Genes that lack HRE can be hormonally induced through the interaction of the receptor with transcription factors like Sp1 and Ap1 19 — Once the receptor dissociates from the DNA, it is marked for degradation through the 26S proteasome 23 These mechanisms are regulated through PR and ER located in the cytoplasm, nucleus, or plasma membrane 30 — 32 or through other membrane receptors that have different biochemical and pharmacological properties 33 These signaling pathways may eventually induce gene transcription. The different mechanisms of action of sex hormones may account for the diverse signaling profiles observed in various brain regions.
The effects of E2 and P4 in the brain depend on hormonal levels and receptor expression. The levels of P4 and E2 fluctuate throughout the life span of the rat modifying different parts of the CNS and causing diverse alterations in brain anatomy, physiology, and behavior 35 E2- and P4-induced plasticity occurs when neuronal cells dynamically respond to hormonal stimuli by modifying its connectivity network and biochemical composition. Brain plasticity can be long lasting, and even the same stimuli can induce different plastic responses at different ages The most dramatic change induced by sex hormones in brain is the driving of its sexual differentiation.
During the fetal—neonatal period, sex hormones permanently modify the brain architecture 13 Neurogenesis, cell differentiation, synaptogenesis, axon guidance, myelination, cell migration, and cell death are some of the main mechanisms occurring during sexual differentiation of the brain. These mechanisms alter the brain area, volume, cell number, cytoarchitecture, cell activity, synaptic connectivity, and neurochemical content 1 After brain differentiation, sex hormone levels in the brain are transitory and fluctuating, and induce the continuous functional adaptation of the CNS throughout the life span of the animal, particularly in females 35 The main periods where sex hormone levels fluctuate during the life span are the beginning of puberty, reproductive cycles, pregnancy, and menopause.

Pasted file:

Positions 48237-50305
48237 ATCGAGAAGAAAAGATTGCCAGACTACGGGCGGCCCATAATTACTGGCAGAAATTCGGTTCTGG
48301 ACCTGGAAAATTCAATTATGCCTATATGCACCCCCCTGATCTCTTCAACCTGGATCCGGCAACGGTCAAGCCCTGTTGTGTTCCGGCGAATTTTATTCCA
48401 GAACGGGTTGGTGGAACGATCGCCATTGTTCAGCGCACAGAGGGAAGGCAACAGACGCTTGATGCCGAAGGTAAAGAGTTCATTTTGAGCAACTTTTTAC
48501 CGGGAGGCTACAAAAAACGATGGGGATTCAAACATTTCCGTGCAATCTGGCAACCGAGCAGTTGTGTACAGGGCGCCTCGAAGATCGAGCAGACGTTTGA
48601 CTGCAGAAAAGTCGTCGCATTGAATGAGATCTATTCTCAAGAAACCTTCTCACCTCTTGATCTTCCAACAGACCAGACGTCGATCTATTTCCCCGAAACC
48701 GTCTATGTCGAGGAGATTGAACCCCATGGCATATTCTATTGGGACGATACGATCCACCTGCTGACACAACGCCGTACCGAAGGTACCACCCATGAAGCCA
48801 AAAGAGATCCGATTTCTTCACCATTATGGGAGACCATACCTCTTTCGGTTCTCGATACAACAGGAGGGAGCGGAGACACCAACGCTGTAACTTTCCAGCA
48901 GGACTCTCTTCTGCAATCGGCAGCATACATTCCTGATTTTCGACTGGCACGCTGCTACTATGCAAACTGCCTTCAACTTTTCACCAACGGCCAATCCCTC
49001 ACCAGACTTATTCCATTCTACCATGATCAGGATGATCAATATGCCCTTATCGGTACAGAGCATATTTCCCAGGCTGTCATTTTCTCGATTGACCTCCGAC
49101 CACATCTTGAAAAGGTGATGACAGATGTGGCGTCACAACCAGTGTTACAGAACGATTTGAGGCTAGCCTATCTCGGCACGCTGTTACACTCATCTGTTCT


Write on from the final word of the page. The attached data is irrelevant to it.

During these phases, alterations in the number of neurons and synapses, glial complexity, morphological variations in dendrites and synapses, and changes in neurotransmitter levels have been reported 41 — These changes promote neuronal and glial remodeling that is critical for cognition, learning, and memory.
For example, spatial working memory varies during se pregnancy, and the memory retention enhanced by E2 wex maintained by P4 45 Further data show that E2 and P4 modify neuronal morphology of the hippocampus of rats and sxe, an important region for memory consolidation 47 It has been recently reported that Pkna enhances object recognition memory consolidation through mTOR and Wnt signaling There is also evidence that both E2 and P4 can modulate GABAergic, dopaminergic, glutamatergic, and serotoninergic neurotransmission, as well as the release of a variety of growth factors from the astroglia 50 — Selection of study sites with adequate representation of women; 3.
The largest cardiopulmonary exercise testing data ever acquired in women at baseline and during trial conduct, and 4. An aggressive approach to optimize background medical therapy that should minimize the differences between treatment groups. The six minute walk test was performed at baseline as well according to standard protocol and patients were asked to complete the Kansas City Cardiomyopathy Questionnaire 21 and Beck Depression Inventory II. Baseline characteristics were compared between men and women using the chi square test for categorical, and t test for continuous variables.
Both the homo VO2 and the 6 min walk homo were significantly lower in the women than in the men. Actin filaments, microtubules MTsand homo filaments, as well as the proteins associated with them, play a homo homo in homo and dendritic homo homo 2.
All tests were performed at the 0. Statistically significant interactions were represented ssex by plotting the predicted CPX outcomes corresponding to a range of values for the significant interaction terms among men and women. The baseline demographics and laboratories of the population by sex are depicted in Table 1. On average, the women were younger than the men and a larger proportion of the African Americans were women. The average EF was higher in the women. The women were more likely to have HF from a non-ischemic etiology and less likely to have a history of hypertension or diabetes. Women were less likely to smoke at any time. However, both peak VO2 and 6 min walk were statistically significantly lower in the women when compared to the men.
Table 1 Subject baseline characteristics and laboratories by sex: